Biophilia hypothesis

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The biophilia hypothesis suggests that there is an instinctive bond between human beings and other living systems. Edward O. Wilson introduced and popularized the hypothesis in his book, Biophilia (1984).[1] He defines biophilia as "the urge to affiliate with other forms of life".[2]

Love of living systems[edit]

The term "biophilia" literally means "love of life or living systems." It was first used by Erich Fromm to describe a psychological orientation of being attracted to all that is alive and vital.[3] Wilson uses the term in the same sense when he suggests that biophilia describes "the connections that human beings subconsciously seek with the rest of life.” He proposed the possibility that the deep affiliations humans have with nature are rooted in our biology. Unlike phobias, which are the aversions and fears that people have of things in the natural world, philias are the attractions and positive feelings that people have toward certain habitats, activities, and objects in their natural surroundings.

To many people, "nature" means plants as in a park or forest, but the weather and animals are also closely involved. In the book Children and Nature: Psychological, Sociocultural, and Evolutionary Investigations edited by Peter Kahn and Stephen Kellert,[4] the importance of animals, especially those with which a child can develop a nurturing relationship, is emphasised particularly for early and middle childhood. Chapter 7 of the same book reports on the help that animals can provide to children with autistic-spectrum disorders.[5]

Product of biological evolution[edit]

Human preferences toward things in nature, while refined through experience and culture, are hypothetically the product of biological evolution. For example, adult mammals (especially humans) are generally attracted to baby mammal faces and find them appealing across species. The large eyes and small features of any young mammal face are far more appealing than those of the mature adults. The biophilia hypothesis suggests that the positive emotional response that adult mammals have toward baby mammals across species helps increase the survival rates of all mammals.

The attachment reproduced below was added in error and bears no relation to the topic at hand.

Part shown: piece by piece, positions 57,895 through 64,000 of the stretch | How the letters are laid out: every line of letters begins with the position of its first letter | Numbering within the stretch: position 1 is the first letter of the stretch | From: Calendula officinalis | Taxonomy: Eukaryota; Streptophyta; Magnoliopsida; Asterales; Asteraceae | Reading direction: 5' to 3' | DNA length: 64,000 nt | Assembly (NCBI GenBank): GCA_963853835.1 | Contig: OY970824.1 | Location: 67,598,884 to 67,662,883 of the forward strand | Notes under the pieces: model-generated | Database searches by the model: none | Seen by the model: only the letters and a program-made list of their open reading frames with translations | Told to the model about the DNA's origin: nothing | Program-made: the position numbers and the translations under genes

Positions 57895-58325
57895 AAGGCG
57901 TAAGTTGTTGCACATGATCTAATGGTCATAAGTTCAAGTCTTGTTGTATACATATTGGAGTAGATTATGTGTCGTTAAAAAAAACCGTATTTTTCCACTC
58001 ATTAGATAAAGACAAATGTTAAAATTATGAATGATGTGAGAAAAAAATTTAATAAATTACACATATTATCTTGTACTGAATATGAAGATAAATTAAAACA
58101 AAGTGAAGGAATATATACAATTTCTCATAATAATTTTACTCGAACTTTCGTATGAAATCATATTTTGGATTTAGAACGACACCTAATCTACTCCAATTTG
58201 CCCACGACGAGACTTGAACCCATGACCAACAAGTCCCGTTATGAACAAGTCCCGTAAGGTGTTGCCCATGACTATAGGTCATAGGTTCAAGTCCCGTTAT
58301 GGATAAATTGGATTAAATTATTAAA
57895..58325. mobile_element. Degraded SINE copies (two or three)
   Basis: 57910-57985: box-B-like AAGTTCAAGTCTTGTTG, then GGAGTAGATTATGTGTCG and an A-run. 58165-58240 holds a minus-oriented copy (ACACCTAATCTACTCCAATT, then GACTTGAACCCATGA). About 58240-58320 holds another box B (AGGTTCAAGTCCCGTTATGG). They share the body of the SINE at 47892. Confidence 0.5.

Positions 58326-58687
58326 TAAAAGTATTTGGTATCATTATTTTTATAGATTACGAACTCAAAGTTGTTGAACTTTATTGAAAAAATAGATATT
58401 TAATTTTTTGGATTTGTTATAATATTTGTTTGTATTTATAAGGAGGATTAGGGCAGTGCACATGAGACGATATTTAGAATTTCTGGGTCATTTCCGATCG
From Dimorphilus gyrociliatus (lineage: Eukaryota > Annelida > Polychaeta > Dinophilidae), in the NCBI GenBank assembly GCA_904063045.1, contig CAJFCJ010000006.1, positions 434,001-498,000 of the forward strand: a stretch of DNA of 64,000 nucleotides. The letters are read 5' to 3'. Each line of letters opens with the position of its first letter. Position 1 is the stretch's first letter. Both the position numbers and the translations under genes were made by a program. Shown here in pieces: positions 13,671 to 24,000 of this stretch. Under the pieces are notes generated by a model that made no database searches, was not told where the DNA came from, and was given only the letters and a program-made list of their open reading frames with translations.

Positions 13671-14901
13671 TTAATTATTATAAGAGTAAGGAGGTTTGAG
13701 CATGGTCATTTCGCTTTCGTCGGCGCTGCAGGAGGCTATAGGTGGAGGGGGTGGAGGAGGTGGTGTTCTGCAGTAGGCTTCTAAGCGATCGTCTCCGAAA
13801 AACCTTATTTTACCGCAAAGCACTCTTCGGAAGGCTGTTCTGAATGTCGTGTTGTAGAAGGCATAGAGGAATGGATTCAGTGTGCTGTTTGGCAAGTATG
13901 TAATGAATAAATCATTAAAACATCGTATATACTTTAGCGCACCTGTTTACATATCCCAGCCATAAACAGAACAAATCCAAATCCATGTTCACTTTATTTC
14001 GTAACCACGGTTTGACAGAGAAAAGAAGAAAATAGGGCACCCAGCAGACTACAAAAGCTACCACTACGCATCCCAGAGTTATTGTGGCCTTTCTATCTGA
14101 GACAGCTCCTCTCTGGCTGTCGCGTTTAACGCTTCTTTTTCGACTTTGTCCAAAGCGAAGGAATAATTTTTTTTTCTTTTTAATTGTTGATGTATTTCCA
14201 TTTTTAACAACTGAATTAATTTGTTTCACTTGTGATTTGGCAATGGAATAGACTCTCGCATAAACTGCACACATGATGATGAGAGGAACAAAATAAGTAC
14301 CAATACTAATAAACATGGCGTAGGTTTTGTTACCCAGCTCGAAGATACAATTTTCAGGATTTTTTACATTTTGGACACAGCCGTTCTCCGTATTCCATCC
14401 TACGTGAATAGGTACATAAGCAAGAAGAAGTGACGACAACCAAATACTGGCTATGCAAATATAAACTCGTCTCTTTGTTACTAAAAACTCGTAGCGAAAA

Similarly, the hypothesis helps explain why ordinary people care for and sometimes risk their lives to save domestic and wild animals, and keep plants and flowers in and around their homes. In other words, our natural love for life helps sustain life.

Very often, flowers also indicate potential for food later. Most fruits start their development as flowers. For our ancestors, it was crucial to spot, detect and remember the plants that would later provide nutrition.

Development[edit]

The hypothesis has since been developed as part of theories of evolutionary psychology in the book The Biophilia Hypothesis edited by Stephen R. Kellert and Edward O. Wilson[6] and by Lynn Margulis. Also, Stephen Kellert's work seeks to determine common human responses to perceptions of, and ideas about, plants and animals, and to explain them in terms of the conditions of human evolution.

See also[edit]

References[edit]

  1. ^ Wilson, Edward O. (1984). Biophilia. Cambridge: Harvard University Press. ISBN 0-674-07442-4. 
  2. ^ Kellert & Wilson 1995, p. 416.
  3. ^ Fromm, Erich (1964). The Heart of Man. Harper & Row. 
  4. ^ Kahn, Peter; Kellert, Stephen (2002). Children and nature: psychological, sociocultural, and evolutionary investigations. MIT Press. p. 153. ISBN 0-262-11267-1. 
  5. ^ Katcher, Aaron (2002). "Animals in Therapeutic Education: Guides into the Liminal State". In Kahn, Peter H.; Kellert, Stephen R. Children and Nature: Psychological, Sociocultural, and Evolutionary Investigations. MIT Press. ISBN 0-262-11267-1. Retrieved January 30, 2013. 
  6. ^ Kellert, Stephen R. (ed.) (1993). The Biophilia Hypothesis. Island Press. ISBN 1-55963-147-3. 

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